The land was ours before we were the land’s. She was our land more than a hundred years Before we were her people. She was ours In Massachusetts, in Virginia, But we were England’s, still colonials, Possessing what we still were unpossessed by, Possessed by what we now no more possessed. Something we were withholding made us weak Until we found out that it was ourselves We were withholding from our land of living, And forthwith found salvation in surrender. Such as we were we gave ourselves outright (The deed of gift was many deeds of war) To the land vaguely realizing westward, But still unstoried, artless, unenhanced, Such as she was, such as she would become.


Amanda Gorman was not very well known before Wednesday January 20, 2021—it seems everyone knows her now. Such is the power of poetry. The inauguration of Joseph Biden, 46th President of the United States, was graced with words from this 22-year-old poet. She was the youngest and only the sixth poet to speak at one of these extraordinary and unique events. Her poem “The Hill We Climb” was challenging to create; she sought to inspire us with hope and plead for national unity while we were reeling from profound political disunity, a type of violence never before seen, and a deadly pandemic that changed everything. It brought to mind the recitation of “The Gift Outright” by Robert Frost at John F. Kennedy’s inauguration in January 1961. Frost was the first poet with such an honor. More than 30 years later, Bill Clinton invited Maya Angelou to read “On the Pulse of the Morning” at his 1993 inauguration and Miller Williams to read “Of History and Hope” at the 1997 ceremony. Barack Obama’s 2009 event included Elizabeth Alexander reading “Praise Song for the Day,” and his second inauguration in 2013 featured Richard Blanco and his poem “One Today.” Thus far, no Republican inauguration has featured a poet.

Note that Frost’s poem was recited, the only one not read from a script. The story is interesting. Robert Frost (1874 – 1963) was 86 when Kennedy was inaugurated. He was a failed farmer but became a world-renowned poet and educator recognized by Pulitzer Prizes and the Congressional Gold Medal. He taught at Amherst and other Ivy League schools for many years. His best-known poems, including “The Road Not Taken,” “Fire and Ice,” and “Stopping by Woods on a Snowy Evening,” are still much loved. Frost was an early supporter of Kennedy in the race against Nixon, a fact Kennedy used to his advantage. He would use the final lines from “Stopping by Woods on a Snowy Evening” to end many of his campaign speeches, reciting, “But I have promises to keep/And miles to go before I sleep.” When a victorious Kennedy planned his inauguration, he returned to his early supporter, asking Frost to write and recite a poem at the event. Although Frost accepted the invitation, he initially did not want to write a new poem. As a compromise, Kennedy asked Frost to read “The Gift Outright,” and Frost agreed. Ultimately, Frost did write a new poem, “For John F. Kennedy Inauguration: Dedication” (later published as “Dedication”). However, that poem wasn’t published until 8 years after Kennedy’s inauguration.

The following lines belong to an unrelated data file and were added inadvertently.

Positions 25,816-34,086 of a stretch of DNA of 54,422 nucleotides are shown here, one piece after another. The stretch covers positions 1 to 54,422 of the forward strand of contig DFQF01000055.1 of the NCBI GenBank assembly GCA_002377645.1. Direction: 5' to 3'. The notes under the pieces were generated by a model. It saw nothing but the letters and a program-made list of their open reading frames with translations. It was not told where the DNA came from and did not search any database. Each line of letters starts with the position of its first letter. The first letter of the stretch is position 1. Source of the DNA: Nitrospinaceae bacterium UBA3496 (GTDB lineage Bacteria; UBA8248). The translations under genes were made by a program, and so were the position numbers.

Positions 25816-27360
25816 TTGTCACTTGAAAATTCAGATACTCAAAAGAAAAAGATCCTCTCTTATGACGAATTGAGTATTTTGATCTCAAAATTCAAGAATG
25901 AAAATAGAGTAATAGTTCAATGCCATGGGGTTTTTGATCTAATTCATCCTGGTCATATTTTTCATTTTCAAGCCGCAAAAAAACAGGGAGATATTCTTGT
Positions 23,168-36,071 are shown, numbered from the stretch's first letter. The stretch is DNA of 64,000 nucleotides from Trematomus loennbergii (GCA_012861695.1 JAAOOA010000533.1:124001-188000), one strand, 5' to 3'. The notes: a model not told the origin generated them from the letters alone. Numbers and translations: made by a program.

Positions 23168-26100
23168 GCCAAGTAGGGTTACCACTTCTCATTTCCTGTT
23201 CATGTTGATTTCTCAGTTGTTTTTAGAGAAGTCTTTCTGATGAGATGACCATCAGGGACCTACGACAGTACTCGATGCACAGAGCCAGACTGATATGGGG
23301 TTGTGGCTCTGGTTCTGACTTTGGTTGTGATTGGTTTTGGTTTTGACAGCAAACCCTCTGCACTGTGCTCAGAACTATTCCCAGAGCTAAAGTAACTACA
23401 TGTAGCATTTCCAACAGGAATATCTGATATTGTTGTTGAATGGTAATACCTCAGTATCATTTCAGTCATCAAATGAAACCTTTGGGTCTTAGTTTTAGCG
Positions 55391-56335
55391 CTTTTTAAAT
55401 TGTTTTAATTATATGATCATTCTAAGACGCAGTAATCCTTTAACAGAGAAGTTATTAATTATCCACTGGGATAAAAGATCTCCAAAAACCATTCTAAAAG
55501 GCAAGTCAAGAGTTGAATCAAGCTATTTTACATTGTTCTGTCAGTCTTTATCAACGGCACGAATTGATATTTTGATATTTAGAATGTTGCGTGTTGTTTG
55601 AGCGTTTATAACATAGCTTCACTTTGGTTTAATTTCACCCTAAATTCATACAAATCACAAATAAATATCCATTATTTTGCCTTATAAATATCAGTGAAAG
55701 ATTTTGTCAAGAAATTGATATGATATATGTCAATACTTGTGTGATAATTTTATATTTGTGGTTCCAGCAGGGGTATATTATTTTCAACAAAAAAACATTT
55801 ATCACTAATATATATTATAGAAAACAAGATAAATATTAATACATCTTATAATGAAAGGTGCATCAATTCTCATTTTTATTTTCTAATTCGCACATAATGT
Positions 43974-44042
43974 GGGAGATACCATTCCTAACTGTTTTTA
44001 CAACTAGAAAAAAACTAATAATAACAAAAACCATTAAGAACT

So what happened? At 86 years old, Frost was becoming frail, and the 1961 inauguration day was blustery, cold, and held under a bright blue sky with piercing sunshine. Watching video archives of the event, one can see Frost struggling in the wind to control the papers and mumbling “I can’t see” because of the glare and flapping pages. He had intended to read “Dedication” as a prelude to “The Gift Outright.” In an attempt to help, a nearby tuxedoed gentleman sitting near the podium (some say it was Lyndon Johnson who had just been sworn in as vice president) rose to use his top hat as a sun and wind shield. It didn’t work. Instead, Frost improvised, eloquently reciting from memory the 16-line poem that Kennedy was expecting. He hadn’t had enough time to memorize the 42 lines of “Dedication.” In the end, “Dedication” made its debut in The Poetry of Robert Frost (Holt, Rinehart & Winston, New York 1969).

In “The Gift Outright,” Kennedy had requested that the last line be changed from “Such as she was. Such as she would become,” to “Such as she was. Such as she will become.” Frost, though likely unhappy about the president’s wordsmithing, granted his request, ending his reading with “Such as she was, such as she would become, has become, and I – and for this occasion let me change that to – What she will become.” It was a piece focusing on national identity and patriotic service, much like Gorman’s 2021 inauguration poem. Amanda Gorman and Robert Frost—at similar events separated by 6 decades—remind us of the enduring power of poetry.

To all aspiring poets, we invite you to submit your musing for possible inclusion in this journal. Please submit your poem in a Word document, including your name, specialty, and affiliation, to